NWT’s digital network late, but still on track
First 21 communities will be wired by the new year, as planned, Ardicom chief Ken Todd says
IQALUIT Ardicom Digital Communications Ltd. is ready to put its concept for the NWT’s information highway to the test.
The consortium formed by Arctic Cooperatives Ltd., the Northern Aboriginal Services Company (NASCO) and Northwestel is currently awaiting delivery of special switching equipment built by Northern Telecom.
When the order arrives, the equipment will be put together and tested in Yellowknife before being shipped to communities this fall.
Ken Todd, Ardicom’s general manager, said the project fell a few weeks behind schedule this summer, but the first 21 communities slated for connection to the two-way, high-speed digital communications network will be connected before year’s end.
Iqaluit, Hay River, Rae-Edzo the first
“We’d initially hoped to have Iqaluit, Hay River and Rae-Edzo completed by mid-September. That’s not going to happen now. It’s going to be more like the first week of October,” Todd said.
Ardicom is under contract by the GNWT to connect 58 communities in the Northwest Territories to the network, which will support such information services as videoconferencing, telemedicine, distance education and the Internet.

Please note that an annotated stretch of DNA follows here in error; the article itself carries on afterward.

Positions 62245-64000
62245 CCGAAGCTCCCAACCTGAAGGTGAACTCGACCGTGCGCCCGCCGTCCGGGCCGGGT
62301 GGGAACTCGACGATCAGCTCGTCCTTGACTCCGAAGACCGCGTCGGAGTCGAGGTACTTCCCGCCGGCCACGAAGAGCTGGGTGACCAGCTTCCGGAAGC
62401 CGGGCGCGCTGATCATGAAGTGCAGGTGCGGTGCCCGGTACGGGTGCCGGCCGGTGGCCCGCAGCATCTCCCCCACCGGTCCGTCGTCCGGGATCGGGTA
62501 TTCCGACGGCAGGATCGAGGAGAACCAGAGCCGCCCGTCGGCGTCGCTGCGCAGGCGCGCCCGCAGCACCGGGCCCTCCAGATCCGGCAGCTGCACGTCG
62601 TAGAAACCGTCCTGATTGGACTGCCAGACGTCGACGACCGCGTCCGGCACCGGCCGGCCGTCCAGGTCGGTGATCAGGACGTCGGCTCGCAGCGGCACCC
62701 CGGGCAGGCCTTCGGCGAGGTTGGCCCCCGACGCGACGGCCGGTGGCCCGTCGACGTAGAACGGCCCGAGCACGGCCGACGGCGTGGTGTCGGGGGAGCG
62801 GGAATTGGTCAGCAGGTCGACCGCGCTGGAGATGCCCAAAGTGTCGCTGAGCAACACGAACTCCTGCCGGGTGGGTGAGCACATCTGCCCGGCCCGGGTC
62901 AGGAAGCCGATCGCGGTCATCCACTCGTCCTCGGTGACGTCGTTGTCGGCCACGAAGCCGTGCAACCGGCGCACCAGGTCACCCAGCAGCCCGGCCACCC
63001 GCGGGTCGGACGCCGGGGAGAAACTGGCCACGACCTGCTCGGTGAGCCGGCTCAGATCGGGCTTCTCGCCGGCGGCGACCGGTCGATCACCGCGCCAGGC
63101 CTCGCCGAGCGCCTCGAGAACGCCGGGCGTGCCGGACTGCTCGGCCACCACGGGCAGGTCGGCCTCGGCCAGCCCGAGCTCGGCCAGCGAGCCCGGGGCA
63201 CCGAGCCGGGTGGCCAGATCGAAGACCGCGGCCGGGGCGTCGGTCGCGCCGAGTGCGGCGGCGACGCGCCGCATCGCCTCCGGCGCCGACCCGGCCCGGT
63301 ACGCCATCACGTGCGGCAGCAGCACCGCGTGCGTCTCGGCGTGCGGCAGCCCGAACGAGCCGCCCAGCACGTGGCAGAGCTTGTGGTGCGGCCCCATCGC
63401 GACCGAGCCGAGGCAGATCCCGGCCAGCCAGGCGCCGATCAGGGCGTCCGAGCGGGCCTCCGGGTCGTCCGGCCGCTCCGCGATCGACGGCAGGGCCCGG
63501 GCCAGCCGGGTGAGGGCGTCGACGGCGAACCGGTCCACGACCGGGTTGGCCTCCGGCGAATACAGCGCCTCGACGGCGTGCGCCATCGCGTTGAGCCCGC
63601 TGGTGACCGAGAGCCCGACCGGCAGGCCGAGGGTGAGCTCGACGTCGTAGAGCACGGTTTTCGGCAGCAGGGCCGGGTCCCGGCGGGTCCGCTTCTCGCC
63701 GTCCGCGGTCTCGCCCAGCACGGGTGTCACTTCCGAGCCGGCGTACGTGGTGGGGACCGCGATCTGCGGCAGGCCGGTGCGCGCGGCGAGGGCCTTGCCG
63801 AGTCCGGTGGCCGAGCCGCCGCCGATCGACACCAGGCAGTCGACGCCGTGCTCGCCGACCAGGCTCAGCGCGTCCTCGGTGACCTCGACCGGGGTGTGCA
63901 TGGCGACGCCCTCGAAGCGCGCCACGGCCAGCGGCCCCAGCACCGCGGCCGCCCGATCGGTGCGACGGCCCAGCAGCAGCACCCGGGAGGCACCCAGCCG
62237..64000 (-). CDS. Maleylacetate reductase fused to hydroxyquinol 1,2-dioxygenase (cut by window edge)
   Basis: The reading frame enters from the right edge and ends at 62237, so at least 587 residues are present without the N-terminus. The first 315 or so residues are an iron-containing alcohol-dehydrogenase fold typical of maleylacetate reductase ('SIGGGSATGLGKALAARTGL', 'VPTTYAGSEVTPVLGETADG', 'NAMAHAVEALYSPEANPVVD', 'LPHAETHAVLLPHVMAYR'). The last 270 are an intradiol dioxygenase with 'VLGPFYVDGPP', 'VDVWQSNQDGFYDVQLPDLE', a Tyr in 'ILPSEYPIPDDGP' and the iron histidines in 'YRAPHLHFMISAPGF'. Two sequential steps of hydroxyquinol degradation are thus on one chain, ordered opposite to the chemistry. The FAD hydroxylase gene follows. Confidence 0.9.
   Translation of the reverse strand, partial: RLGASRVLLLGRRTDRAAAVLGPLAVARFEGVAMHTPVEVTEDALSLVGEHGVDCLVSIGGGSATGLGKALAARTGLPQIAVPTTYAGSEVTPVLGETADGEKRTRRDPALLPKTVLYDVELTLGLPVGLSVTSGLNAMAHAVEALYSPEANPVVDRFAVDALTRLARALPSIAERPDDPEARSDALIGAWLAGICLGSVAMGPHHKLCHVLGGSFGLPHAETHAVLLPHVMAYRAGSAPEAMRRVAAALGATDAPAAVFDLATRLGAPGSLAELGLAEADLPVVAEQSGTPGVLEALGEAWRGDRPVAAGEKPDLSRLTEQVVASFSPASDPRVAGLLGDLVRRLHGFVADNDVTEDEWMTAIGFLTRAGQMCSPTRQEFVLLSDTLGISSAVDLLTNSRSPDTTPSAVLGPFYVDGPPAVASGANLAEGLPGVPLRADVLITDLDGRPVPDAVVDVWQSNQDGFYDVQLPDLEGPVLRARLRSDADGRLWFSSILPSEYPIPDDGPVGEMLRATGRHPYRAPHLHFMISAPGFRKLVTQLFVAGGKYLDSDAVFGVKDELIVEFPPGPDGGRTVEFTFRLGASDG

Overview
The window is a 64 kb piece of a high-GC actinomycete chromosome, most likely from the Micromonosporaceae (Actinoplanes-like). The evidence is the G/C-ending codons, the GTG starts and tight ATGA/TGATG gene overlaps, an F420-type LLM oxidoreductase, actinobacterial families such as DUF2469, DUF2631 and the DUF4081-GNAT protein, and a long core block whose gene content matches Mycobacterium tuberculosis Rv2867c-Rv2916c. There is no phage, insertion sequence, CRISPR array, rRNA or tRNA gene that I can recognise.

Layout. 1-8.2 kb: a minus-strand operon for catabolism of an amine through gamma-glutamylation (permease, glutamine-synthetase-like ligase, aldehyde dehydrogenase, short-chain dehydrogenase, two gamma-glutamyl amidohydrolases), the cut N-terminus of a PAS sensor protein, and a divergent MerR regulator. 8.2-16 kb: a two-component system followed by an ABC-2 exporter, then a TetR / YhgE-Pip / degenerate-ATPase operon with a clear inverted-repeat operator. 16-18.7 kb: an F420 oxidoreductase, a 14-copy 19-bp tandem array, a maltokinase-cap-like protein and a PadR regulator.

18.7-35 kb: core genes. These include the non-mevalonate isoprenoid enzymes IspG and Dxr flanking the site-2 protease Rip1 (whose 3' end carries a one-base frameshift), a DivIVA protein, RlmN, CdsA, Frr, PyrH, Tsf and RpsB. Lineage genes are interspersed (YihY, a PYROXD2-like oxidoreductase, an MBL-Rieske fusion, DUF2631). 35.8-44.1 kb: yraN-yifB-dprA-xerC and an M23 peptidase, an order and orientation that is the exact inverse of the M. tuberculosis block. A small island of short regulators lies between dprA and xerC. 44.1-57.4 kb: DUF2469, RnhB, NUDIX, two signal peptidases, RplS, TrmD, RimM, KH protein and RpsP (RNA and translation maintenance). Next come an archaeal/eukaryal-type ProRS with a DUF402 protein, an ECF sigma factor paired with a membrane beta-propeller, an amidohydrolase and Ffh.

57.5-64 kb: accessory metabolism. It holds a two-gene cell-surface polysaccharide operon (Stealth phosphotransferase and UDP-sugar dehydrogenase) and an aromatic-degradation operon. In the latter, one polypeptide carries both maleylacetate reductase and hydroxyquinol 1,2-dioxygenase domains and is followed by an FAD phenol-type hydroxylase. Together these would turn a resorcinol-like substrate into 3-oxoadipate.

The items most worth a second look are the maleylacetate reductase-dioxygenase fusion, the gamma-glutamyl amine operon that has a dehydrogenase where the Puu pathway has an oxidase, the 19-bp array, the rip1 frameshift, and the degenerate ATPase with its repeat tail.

Arctic Co-operatives Ltd., meanwhile, is preparing to offer municipal-area network services via coxial cable, which could increase communication speed to 10 megabits per second locally.
Ardicom will provide its services either through the Arctic Co-op’s cable network, or, in some communities, through Northwestel’s telephone network.
Which communities get the faster delivery of data will depend on how much the GNWT is willing to spend on access for schools, hospitals, nursing stations and government offices.
Up to the GNWT
That decision will likely be made after the departments of health and education have finished mapping out the kind of services they want, and how they’ll be distributed.
“The issue will be to what extent does the GNWT want to invest in that kind of opportunity in specific communities,” Todd said.
“We have been having discussions with GNWT and there is some interest in that in a couple of the locations. In other locations it would probably be 1.544 megabits per second.”
Once it’s up and running, Ardicom’s frame-relay network will be available to local Internet service providers, too. They will be offered access to Ardicom’s larger capacity “information pipelines” into the communities, which in turn could boost the quality of service to individual clients.
Todd said Internet providers will be able to choose between a 64-kilobit pipe and a 128-kilobit pipe.
Ardicom’s frame-relay installation in each community will contain two main components: a so-called Passport switch, built by Northern Telecom, and a unit called a frame-unit access device or FRAD, which converts conventional data traffic into frame-relay format.
The Ardicom equipment is to be installed in each community alongside Northwestel’s telephone switching stations, Todd said.